The Conduct of Employment Agencies and Employment Business Regulations 2003 have been some time in the making. But after a number of consultations, the update to the 1976 Regulations finally comes into force this month, with a three-month period for implementation.
Chairman, Association of Online Recruiters
If the online recruitment industry is required to adhere to some of the onerous regulations then the online business model ceases to be workable. (Under current legislation the definition of an employment agency covers jobs websites such as workthing and totaljobs).
As there is no physical interaction between the candidate, the jobs board and the client, the website, effectively, could sit anywhere in the world. And the moment the board moves offshore, then the regulations will cease to apply and the DTI will have failed in its desire to ensure the best interests of work seekers and hirers are met.
The AOLR has been in talks with the DTI for two years and in a recent meetings it said that had Ian Huntley applied for that job [meaning convicted killer Huntley’s successful application to become a caretaker at a Soham school] through a jobs board, then under current regulations the jobs board could be liable for not having checked him out. In many instances, the board is not aware of who is applying for the jobs so we have an issue.
Although jobs boards are covered by the new regulations, the DTI acknowledges that the online issue is unresolved and wishes to resolve it by the summer. It has assured us that it will not pursue and prosecute an online business by virtue of the fact that its business model is the same on the 5 April as on 6 April.
The online industry is in a state of flux and we will not know the impact of the regulations until we have completed the process of negotiation and, hopefully a different position for online businesses as opposed to traditional recruitment agencies.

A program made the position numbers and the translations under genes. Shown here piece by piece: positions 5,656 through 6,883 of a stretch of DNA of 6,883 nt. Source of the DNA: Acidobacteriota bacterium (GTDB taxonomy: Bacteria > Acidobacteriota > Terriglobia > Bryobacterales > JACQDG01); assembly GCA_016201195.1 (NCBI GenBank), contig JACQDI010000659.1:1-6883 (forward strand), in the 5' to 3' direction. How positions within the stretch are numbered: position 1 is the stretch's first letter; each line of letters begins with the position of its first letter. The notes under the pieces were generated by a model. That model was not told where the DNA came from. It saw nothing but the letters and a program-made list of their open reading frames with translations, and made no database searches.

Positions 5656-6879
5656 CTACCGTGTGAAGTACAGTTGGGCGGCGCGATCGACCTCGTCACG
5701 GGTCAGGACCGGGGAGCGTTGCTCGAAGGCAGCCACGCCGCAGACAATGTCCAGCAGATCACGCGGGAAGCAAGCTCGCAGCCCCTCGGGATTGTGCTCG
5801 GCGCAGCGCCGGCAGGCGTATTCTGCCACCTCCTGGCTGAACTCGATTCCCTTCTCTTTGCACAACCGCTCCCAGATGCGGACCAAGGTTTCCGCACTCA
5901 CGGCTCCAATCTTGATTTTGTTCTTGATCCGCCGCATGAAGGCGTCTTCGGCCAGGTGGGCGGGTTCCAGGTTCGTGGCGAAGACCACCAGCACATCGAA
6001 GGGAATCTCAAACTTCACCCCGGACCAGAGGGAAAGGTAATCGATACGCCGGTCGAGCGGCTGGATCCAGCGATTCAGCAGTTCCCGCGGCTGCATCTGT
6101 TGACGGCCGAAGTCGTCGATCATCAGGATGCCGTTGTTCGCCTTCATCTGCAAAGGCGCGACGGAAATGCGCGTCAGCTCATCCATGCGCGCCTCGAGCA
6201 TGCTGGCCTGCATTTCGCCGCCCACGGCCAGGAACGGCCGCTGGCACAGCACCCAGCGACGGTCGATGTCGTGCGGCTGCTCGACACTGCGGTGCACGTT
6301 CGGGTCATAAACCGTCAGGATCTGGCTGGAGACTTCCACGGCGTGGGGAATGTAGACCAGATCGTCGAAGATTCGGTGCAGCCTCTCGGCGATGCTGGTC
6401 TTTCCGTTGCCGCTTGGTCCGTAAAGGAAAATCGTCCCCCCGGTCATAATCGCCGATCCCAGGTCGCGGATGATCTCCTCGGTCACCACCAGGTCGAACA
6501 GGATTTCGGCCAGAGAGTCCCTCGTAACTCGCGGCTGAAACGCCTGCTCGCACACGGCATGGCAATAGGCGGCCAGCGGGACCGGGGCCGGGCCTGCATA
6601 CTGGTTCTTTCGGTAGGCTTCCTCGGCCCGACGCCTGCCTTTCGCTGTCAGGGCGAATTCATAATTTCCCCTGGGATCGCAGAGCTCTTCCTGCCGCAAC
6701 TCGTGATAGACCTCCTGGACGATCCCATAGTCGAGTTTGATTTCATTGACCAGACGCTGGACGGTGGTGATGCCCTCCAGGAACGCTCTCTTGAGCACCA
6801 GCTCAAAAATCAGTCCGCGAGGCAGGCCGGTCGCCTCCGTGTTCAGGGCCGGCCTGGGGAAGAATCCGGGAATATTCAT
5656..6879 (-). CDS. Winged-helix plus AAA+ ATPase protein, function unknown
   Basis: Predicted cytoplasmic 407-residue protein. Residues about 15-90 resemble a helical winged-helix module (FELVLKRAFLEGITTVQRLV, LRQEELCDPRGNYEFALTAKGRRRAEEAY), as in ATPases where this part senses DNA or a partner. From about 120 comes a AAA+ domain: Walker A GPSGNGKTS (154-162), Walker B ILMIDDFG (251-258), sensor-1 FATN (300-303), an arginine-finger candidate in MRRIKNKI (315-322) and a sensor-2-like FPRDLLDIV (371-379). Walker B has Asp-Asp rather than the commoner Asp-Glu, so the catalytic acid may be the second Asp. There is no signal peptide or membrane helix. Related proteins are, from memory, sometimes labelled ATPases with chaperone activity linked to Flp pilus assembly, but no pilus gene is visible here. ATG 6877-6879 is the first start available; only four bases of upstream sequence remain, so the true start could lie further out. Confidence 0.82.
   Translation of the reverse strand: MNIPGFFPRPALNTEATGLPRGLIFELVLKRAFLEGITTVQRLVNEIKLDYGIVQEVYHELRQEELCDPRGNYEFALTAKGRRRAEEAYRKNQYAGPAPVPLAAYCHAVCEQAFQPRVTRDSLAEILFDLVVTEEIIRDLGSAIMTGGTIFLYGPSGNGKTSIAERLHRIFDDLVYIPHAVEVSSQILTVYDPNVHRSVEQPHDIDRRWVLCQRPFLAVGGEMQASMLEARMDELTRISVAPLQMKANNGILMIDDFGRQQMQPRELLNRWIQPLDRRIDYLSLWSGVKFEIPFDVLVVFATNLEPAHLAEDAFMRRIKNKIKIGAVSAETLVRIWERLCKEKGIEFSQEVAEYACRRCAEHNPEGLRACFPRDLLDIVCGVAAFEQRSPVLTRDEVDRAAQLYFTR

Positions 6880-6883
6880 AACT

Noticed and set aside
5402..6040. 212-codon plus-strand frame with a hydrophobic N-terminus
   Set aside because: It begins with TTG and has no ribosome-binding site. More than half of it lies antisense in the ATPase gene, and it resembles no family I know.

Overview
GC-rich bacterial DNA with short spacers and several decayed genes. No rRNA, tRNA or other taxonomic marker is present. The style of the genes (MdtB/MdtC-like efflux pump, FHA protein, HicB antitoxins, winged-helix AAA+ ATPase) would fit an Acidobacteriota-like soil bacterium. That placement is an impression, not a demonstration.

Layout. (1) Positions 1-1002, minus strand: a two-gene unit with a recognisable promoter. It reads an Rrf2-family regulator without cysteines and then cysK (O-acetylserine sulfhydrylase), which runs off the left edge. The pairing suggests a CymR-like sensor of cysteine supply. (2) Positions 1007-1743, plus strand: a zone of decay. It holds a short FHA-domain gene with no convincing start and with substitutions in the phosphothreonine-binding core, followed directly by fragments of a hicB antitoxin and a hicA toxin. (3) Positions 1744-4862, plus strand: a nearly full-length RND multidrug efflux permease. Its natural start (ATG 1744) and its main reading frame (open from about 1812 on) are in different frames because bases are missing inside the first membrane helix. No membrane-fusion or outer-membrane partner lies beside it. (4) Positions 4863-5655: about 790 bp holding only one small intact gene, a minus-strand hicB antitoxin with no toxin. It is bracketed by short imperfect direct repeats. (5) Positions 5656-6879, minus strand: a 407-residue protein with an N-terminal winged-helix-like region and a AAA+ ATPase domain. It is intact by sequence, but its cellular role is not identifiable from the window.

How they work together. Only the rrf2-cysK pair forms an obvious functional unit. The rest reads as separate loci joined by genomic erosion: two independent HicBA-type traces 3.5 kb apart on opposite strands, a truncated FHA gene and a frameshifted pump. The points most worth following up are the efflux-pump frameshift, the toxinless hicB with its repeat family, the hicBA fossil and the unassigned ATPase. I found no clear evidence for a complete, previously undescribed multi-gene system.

UK finance director, Michael Page
Anything that the DTI does to reduce malpractice in our industry is good for us. If it raises the profile of recruitment businesses by removing opportunities for bad practice then I welcome it.
Michael Page operates in a straightforward fashion with relatively few candidate and client disputes so I don’t think it will cause us a lot of pain.
Some elements of the legislation seem to emanate from individual complaints that the DTI has received and it is a shame that it has to legislate across the entire recruitment industry to cover some small areas in non-compliance. The downside of this is that it means a lot of administration to cover some relatively small issues.
I wouldn’t say we are 100 per cent happy with the legislation, but it’s an improvement on the DTI’s first version.
Director, Huxham Associates and chairman of The Recruitment Society
This is the biggest shake-up in agency law for almost 30 years. It will apply equally to temporary and permanent solution providers.
I recently opened a seminar by telling the audience that it was refreshing to see that there are still enthusiastic recruitment companies that want to stay in business, considering the burden of all the legislation the industry has to deal with.
The speed at which the legislation is being introduced has taken us all by surprise. People have had only months to digest the implications of the Agency Worker Directive. There has also been a frustrating lack of information on the subject. I don’t think it is a return to the old regulators and demands to see the books. But there is genuine scepticism in the industry of the DTI’s ability to enforce such legislation.
We’ll have to wait and see.
Head of public affairs, Manpower
This update is much needed as the industry and the labour market has changed significantly since the 1970s.
As with many pieces of new legislation and regulation, it can often be the smaller agencies that have to make the most alterations to their business practices.
As Manpower provides full employment contracts for temporary employees and already meets and excels the minimum standards required, these regulations are unlikely to have a significant impact on Manpower’s clients.
A key concern, however, for all employment businesses was the future of temp-to-perm fees. This practice encourages agencies to invest in the training of temporary workers to offer clients staff with the right skills, whether they remain temporary staff or become permanent.
These fees will continue to exist, although some limits will apply to prevent temporary workers being denied permanent employment opportunities.
Agencies and clients must agree fees and hire periods up front, and an eight-week quarantine period will be introduced to protect agencies from losing temporary workers to clients or third parties after investing in recruitment and training.
Manpower welcomes this move to update and improve on minimum standards in our industry together with the opportunity to work with Government and the Recruitment and Employment Confederation in revising legislation.
The protection of workers and flexibility is key to the efficiency of the UK labour market.